It will be seen by referring again to FIG. 2 that inclusion of reflector 12 enables a narrowing of the angles of incidence θ from the light source onto the beam-splitter 4. FIG. 4 shows, for the beam-splitter 4, the variation of reflection coefficient against angles of incidence for plane polarised light. It will be seen that the greater the angle of incidence of light upon beam-splitting means 4 the greater the s-component of polarisation in the reflected portion r1 (up to the limit of grazing incidence). The converse also holds; i.e., as the angle of incidence decreases the p-component of polarisation in the light reflected from the beam-splitter 4 increases.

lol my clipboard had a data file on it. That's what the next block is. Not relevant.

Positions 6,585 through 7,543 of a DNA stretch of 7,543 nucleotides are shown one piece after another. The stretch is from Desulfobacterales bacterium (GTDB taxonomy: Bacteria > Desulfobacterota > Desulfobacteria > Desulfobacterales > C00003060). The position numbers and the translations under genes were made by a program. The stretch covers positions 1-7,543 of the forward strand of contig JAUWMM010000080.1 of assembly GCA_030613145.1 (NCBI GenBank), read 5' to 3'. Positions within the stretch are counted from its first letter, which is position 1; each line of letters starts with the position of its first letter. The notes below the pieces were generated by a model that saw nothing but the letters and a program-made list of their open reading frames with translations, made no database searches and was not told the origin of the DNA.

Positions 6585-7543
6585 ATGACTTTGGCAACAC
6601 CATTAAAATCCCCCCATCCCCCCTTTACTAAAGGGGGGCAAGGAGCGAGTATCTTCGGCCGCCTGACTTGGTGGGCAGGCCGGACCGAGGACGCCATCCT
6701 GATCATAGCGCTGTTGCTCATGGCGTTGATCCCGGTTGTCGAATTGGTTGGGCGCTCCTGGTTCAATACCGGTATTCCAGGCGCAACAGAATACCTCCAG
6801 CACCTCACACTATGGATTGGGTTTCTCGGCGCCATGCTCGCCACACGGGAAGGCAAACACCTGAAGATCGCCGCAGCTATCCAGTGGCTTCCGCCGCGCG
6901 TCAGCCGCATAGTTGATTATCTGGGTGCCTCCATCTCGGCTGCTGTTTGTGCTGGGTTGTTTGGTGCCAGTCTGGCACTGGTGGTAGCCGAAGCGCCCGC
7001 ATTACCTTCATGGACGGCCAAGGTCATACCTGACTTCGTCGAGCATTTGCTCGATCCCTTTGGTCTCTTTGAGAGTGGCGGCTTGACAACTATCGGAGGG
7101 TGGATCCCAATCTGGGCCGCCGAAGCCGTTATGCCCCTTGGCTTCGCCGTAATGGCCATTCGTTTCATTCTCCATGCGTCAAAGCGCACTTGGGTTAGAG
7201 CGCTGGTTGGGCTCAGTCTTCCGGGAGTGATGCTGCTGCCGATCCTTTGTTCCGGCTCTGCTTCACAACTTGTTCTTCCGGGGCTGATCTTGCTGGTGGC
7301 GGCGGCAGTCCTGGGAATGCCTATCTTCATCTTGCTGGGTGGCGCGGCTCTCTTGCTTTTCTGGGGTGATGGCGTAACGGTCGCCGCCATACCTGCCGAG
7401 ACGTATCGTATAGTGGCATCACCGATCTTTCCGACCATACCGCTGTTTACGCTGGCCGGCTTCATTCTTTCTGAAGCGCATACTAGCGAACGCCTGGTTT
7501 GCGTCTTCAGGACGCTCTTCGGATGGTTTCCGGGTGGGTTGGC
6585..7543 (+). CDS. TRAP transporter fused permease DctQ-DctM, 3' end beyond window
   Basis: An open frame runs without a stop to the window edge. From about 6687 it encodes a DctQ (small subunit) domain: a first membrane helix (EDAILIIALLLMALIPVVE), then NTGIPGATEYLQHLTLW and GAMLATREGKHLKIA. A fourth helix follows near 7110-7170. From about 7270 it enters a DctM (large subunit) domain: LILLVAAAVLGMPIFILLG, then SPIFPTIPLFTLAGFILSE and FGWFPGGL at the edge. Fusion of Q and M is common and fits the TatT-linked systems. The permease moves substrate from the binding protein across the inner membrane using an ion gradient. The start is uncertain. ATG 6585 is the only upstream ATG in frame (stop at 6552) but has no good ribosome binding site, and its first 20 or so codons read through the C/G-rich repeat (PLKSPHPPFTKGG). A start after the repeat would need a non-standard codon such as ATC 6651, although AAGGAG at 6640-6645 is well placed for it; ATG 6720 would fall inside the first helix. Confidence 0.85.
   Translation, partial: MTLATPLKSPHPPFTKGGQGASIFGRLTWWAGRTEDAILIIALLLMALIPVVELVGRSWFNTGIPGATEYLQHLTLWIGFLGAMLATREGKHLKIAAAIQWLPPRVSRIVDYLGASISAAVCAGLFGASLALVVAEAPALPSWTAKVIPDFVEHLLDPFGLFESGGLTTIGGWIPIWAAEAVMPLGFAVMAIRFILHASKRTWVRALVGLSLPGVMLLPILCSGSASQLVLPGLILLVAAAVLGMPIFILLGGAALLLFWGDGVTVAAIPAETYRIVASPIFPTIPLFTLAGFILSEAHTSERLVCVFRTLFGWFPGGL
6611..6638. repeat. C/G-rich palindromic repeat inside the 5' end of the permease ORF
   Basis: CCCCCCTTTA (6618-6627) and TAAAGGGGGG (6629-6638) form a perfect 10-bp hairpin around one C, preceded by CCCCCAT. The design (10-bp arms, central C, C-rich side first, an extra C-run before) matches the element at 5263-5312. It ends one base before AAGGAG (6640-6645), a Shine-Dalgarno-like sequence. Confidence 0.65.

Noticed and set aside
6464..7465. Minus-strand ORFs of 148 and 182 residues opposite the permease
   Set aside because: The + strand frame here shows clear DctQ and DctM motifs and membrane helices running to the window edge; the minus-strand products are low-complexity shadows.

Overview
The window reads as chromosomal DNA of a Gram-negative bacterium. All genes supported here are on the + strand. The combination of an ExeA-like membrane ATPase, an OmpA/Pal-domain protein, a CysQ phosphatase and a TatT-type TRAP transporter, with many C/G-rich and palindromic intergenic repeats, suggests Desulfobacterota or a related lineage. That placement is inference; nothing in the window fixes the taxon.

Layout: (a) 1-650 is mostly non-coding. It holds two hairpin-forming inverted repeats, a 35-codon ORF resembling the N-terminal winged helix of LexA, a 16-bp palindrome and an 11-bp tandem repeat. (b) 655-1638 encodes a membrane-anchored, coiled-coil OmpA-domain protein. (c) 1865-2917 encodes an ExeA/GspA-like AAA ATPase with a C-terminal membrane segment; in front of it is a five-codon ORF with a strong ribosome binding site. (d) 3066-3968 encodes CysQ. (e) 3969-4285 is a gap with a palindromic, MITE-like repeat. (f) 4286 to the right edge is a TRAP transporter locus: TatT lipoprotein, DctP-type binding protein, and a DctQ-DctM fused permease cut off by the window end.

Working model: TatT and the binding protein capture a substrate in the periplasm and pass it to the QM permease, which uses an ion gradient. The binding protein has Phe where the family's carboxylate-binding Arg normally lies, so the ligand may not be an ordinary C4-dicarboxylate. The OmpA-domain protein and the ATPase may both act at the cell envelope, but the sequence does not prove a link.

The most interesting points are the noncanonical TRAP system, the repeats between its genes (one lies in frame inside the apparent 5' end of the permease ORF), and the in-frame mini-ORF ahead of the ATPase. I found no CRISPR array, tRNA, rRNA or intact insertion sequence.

Furthermore, as can be seen from FIG. 4, the greater the s-component of the incident light, the greater the coefficient of reflectivity of the beam-splitter 4 and therefore the less the coefficient of transmittivity.
Thus, by predetermining the plane of polarisation of light incident upon the beam-splitter 4 and by restricting the range of angles of incidence of this light on the beam-splitter 4, the energy in reflected portion r1 may be enhanced and that in the transmitted portion t1 reduced.